The beer has a good amount of sweetness to it, not quite like Left Hand Milk Stout but not dry, either. The sweetness is balanced in the finish by an earthy hop character and I would say the beer has good overall balance. I enjoyed one can while eating a couple of Justin’s Dark Chocolate peanut butter cups last week and that dried the flavor of the beer out a lot while bringing out more of the hops and a the dark roasty, almost astringent character.

I’ve been quite pleasantly surprised by this beer since I knew nothing about it going into it. It’s a good stout in and of itself, but as a coffee lover I think this is a great example of what a coffee-heavy beer can taste like when done properly. I wouldn’t hesitate to pick up another six pack of this again!

Oddly Correct is a little midtown Kansas City coffee shop that is making a big name for itself. I’ll have a more complete review of their shop and some coffee coming soon, but I wanted to get this short review of their Hop! Toddy drink out ASAP. Hop! Toddy is a cold-brewed coffee with hops added to it, bottled in 12 oz bottles and served up fresh and ready to drink on a regular basis at the shop.

I’m not super familiar with Toddy brewed coffee other than that it is a cold-brewing method that is supposed to cut down on some of the “bitter acids and oils” that traditional forms of extraction may pick up. I’ve never had Toddy brewed coffee, so I can’t comment on that. The fellas at Oddly Correct said that they think the Toddy method can produce a rather flat cup, so they decided to try adding something to it to brighten it up and that “something” was hops.

For V1.0 they are using citra hops, a relatively new “breed” of hops that are prized for their citrusy notes (get it, citra… citrus!?) as well as their other “soft fruit” flavors, notably pineapple and even peach/apricot. If you’re a beer drinker you may’ve had a beer primarily made with citra hops. The most available around here is Sierra Nevada’s Torpedo IPA. I had Torpedo right after it hit the shelf a year or two ago and the pineapple and peach was quite apparent.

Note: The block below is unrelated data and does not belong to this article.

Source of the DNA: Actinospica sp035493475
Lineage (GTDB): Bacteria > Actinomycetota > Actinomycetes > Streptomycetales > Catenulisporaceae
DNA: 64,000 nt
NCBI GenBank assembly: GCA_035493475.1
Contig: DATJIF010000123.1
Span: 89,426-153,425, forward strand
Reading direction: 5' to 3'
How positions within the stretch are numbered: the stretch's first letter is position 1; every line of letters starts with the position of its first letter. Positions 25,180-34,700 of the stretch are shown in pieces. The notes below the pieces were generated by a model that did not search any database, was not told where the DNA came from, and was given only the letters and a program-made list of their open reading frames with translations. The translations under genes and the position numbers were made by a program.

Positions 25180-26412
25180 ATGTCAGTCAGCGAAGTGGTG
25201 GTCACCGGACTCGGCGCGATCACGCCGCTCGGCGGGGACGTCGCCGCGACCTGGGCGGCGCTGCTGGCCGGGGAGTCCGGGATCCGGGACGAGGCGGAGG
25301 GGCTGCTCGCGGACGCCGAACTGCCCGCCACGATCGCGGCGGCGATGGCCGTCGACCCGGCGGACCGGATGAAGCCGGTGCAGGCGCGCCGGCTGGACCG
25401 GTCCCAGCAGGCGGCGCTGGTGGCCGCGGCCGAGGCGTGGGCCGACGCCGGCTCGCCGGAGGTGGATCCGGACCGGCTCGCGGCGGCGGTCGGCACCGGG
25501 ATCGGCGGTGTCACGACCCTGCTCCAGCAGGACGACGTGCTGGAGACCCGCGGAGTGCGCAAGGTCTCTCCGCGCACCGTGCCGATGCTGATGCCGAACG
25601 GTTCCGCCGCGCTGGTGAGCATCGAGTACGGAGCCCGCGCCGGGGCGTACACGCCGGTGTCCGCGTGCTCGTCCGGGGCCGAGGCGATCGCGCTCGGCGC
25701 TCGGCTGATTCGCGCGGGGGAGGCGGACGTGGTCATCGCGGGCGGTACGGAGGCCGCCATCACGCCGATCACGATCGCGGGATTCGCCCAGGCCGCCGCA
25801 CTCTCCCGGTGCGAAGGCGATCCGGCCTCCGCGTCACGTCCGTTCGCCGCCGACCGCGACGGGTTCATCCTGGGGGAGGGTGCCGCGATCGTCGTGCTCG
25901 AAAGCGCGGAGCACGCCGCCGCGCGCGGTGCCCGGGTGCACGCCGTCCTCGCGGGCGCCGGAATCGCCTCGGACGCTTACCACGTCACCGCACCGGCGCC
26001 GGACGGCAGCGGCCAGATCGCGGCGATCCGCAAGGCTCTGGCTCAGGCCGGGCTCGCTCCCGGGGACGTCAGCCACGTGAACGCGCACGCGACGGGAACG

The girl in front of me in line said, “I don’t really like hoppy beers, so I’m not sure I’ll like this” and they assured that Hop! Toddy isn’t “hoppy.” They were right.

My bottle was bottled on 7/3/12 and I bought it on 7/4/12. I sort of forgot about it (every time I thought about it I didn’t really want a coffee, like at night) until 7/16/12. I’m not sure if that’s enough time for it to lose some hop character or not, but the hops were certainly subtle in the Hop! Toddy.

The concoction poured out of the bottle like a dead flat porter, very dark brown to black with lots of red highlights in the corners of the glass. It had a chocolatey, sweet aroma, sort of like if you could separate just the chocolatey aroma of a good stout. I wonder if the coffee was Ethiopian Yirgacheffe because there was an Earl Grey character with a hint of lemon, which is a flavor I get from good Yirgacheffes.

The hops were definitely in the background. I suspect that they added some brightness, and I think I was getting them in the finish and aftertaste, but if no one TOLD you there were hops in this you wouldn’t say, “AHA! Hops!” I think they may have done for the coffee what a spritz of acid (like a lime or lemon) will do for a dish… brighten up the flavors and make them “pop” a little where they would otherwise be flat on their own. After hearing the guys’ opinions on Toddy brewed coffee, this is exactly what it sounded like.

This was GREAT on its own (the sure sign of a good cup of coffee is when it tastes good COLD, too). It would probably make a fantastic iced coffee drink of some sort, with a little cream or something, but I think you should drink it undiluted… as-is. I really liked it!

Yesterday’s attempt at cafecito (Cuban coffee… essentially very sweet espresso or strong coffee) using old hazelnut beans and the stovetop Moka pot didn’t go that great. The hazelnut really threw the whole thing off.

I bought some fresh espresso beans (roasted on May 10), from Broadway Café in Westport (Kansas City) and the results were a lot better. I think I need to use even more sugar to make my paste (if I was a REAL scientist I would be measuring all this out, but come on!). Tomorrow I’ll warm up the Gaggia espresso machine and see what the cafecito sugar-paste technique and espresso taste like together…